I have had several requests to provide a recipe for the apricot brandy with mulled cider that I have now mentioned twice. The problem is that I rarely have recipes as such. I have ingredients, and I have ways of preparing them, but I do not really measure anything, and I seldom make the same thing twice, so it is not always easy to describe exactly how I have made something. Here, however, is my best approximation of a recipe, along with similar approximations for two other hot drinks that I like to make.
Mulled Apple Cider and Apricot Brandy
Pour apple cider into a pot. Make certain that it is real apple cider, not the unreasonable facsimile of apple cider that is most often available through the supermarket. If you can see through it, if it does not have sediment on the bottom of the bottle, if it is made any further distant than a hundred miles from you, or if it has preservatives of any kind, it is not apple cider. Find a farmer’s market. Find a local farmer. Buy good cider. It will be worth the effort.
Add cinnamon sticks, whole cloves, and roughly cracked whole nutmeg. The fresher the spices, the better. This means that they need to have been shipped well. Look for a reputable dealer. Try not to buy the little bags from the chain grocery stores. These spices usually taste like they are older than you are.
Bring the cider to just short of a boil and simmer until the taste is as strong as you like it. Remove it from the heat. Add apricot brandy until it bites back a little. I am no expert on brandies. I just use what I find in my local liquor store. If someone knows better, feel free to educate me.
I include hot chocolate for the simple reason that I am so horrified by the canned stuff that I am on something of a crusade to convert people to the homemade varieties. I am not sharing a recipe. I am proselytizing.
Pour milk into a pot and bring it to just below a boil. It should go without saying that it be whole milk, but I will say it anyway. Make it organic if you can.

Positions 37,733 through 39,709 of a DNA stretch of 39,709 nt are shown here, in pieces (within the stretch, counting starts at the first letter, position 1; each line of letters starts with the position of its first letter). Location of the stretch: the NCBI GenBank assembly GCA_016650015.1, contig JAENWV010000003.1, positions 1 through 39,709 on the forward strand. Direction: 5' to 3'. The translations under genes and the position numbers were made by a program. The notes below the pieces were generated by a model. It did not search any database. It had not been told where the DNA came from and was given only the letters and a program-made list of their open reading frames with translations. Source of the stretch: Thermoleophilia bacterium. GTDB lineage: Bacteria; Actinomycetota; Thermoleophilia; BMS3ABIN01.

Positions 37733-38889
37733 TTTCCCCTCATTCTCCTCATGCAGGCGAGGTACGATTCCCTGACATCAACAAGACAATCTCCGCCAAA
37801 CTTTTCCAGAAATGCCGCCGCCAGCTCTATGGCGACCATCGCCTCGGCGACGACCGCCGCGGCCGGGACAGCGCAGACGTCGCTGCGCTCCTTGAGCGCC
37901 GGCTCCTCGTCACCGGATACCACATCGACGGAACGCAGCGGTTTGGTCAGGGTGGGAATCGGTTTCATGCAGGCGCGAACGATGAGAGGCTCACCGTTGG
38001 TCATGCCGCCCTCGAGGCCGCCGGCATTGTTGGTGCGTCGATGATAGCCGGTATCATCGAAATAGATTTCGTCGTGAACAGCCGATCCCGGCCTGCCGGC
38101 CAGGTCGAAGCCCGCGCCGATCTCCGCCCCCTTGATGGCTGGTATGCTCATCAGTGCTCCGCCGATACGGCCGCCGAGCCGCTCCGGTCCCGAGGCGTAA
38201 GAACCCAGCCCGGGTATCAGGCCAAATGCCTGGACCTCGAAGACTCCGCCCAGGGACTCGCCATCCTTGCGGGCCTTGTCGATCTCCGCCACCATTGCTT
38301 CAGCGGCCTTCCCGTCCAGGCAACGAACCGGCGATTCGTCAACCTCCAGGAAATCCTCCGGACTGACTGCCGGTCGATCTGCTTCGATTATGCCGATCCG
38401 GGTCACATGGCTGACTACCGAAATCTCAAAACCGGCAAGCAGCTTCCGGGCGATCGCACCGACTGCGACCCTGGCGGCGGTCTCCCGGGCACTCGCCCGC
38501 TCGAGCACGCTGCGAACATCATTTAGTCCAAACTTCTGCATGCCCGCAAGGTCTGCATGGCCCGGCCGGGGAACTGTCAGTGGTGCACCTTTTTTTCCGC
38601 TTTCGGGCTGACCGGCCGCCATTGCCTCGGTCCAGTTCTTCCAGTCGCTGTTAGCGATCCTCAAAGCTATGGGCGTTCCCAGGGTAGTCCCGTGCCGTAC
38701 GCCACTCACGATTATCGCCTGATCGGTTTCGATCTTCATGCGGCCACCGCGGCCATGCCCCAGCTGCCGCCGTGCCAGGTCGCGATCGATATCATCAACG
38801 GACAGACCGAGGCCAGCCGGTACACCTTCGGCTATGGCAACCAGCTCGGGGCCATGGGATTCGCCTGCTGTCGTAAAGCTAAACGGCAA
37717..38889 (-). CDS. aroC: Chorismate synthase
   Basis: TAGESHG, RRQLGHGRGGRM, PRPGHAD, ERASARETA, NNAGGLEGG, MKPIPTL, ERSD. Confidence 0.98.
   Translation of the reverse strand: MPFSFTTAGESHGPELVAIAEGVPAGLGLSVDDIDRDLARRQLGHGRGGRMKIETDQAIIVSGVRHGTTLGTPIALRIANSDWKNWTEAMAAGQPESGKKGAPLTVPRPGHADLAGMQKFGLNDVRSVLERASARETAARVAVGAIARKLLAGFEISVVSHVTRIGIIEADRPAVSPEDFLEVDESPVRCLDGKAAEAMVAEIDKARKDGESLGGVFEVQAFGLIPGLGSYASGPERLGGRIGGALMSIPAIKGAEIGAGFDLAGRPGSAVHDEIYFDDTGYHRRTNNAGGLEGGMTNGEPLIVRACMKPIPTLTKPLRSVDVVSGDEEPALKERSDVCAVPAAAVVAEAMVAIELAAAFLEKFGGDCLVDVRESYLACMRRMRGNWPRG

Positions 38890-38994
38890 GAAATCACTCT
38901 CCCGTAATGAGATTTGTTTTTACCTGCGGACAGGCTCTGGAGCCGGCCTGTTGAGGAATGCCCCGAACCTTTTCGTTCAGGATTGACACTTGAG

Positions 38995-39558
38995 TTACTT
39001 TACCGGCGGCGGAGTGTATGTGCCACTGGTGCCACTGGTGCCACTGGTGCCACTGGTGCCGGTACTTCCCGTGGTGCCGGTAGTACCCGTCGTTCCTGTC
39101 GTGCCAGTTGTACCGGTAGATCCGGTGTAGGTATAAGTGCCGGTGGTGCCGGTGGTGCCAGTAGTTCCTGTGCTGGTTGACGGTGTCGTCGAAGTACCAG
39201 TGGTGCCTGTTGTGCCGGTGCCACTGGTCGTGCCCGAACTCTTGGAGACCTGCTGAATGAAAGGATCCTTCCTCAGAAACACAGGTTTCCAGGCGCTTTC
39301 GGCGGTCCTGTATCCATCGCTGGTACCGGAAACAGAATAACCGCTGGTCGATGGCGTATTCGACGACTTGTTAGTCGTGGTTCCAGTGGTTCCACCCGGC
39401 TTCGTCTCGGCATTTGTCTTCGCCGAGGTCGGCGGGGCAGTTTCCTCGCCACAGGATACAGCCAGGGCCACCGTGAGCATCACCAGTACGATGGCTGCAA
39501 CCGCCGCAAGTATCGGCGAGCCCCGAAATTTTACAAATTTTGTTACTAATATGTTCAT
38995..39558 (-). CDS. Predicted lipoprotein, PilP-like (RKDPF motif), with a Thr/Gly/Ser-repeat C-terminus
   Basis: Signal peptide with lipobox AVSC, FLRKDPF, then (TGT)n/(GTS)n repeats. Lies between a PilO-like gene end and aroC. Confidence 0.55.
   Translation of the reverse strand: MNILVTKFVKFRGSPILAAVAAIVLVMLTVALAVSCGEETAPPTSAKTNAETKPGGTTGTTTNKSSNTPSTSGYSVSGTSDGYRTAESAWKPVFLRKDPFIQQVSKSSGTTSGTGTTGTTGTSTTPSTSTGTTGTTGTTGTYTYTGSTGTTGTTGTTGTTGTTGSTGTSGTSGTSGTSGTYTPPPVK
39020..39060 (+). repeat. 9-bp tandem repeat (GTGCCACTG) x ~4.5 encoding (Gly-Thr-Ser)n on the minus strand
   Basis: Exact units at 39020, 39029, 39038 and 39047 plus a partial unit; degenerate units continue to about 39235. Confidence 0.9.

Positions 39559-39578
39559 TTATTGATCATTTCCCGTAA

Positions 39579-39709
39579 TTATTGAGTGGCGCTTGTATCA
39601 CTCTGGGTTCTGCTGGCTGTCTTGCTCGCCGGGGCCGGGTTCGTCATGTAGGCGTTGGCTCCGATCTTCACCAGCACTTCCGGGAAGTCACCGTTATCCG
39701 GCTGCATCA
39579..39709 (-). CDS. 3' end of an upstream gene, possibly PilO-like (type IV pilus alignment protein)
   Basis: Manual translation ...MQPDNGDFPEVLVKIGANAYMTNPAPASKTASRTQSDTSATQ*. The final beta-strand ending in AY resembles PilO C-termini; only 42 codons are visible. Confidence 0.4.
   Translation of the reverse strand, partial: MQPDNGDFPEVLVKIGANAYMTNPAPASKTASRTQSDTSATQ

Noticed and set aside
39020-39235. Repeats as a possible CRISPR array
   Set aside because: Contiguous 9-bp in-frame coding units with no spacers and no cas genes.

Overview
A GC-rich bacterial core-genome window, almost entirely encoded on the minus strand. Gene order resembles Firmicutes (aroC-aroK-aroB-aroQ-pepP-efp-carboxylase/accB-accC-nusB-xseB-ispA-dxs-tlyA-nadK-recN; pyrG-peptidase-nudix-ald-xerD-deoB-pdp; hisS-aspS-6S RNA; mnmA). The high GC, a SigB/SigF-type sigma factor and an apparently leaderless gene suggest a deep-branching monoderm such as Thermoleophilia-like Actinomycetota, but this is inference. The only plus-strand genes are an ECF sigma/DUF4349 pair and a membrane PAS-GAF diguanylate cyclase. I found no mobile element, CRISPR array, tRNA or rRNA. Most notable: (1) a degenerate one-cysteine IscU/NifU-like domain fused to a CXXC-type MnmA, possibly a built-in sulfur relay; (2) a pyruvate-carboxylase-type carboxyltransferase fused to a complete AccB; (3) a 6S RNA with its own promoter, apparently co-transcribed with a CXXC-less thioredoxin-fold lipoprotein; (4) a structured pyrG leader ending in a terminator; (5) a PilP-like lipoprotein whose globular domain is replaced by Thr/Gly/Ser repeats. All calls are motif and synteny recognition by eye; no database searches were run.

You have two options at this point. Either grate unsweetened chocolate or add cocoa into the milk. In either case, make sure the chocolate is very good quality. There are few products where there is a greater difference between high quality and low. The milk should now be a nice brown colour and thicker in texture. It should also taste strongly and bitterly of chocolate.
Add confectioner’s sugar to taste. Resist the culturally inculcated tendency to add too much. The goal is not to make it sweet. The goal is to make it slightly less bitter. The chocolate taste should not just predominate, it should entirely dominate. You are making hot chocolate, not hot sugar.
Those who are a little adventurous can add crushed red chilies at this point. I think the chilies taste fabulous, but not everyone agrees with me. Be warned.
Hot Milk Toddy
Pour milk into a pot and bring it to just below a boil, like the hot chocolate.
Add the same spices as the mulled cider and simmer.
When the spices have steeped, add rum or whiskey, whatever your preference. It may seem a waste, but do use something reasonably good. The rum will give a warmer, sweeter taste, the whisky a drier, sharper one. If you are using whisky, avoid any of the seaside single malts. The salty, medicinal taste does not mix well with the milk. Choose something with a more balanced flavour. I like the 15 year Dalwhinnie, but I have also used more standard selections like Glenlivet and Glenfiddich.
If you have trouble with any of the instructions, you can always come by for some personal instruction. I will be more than happy to accommodate.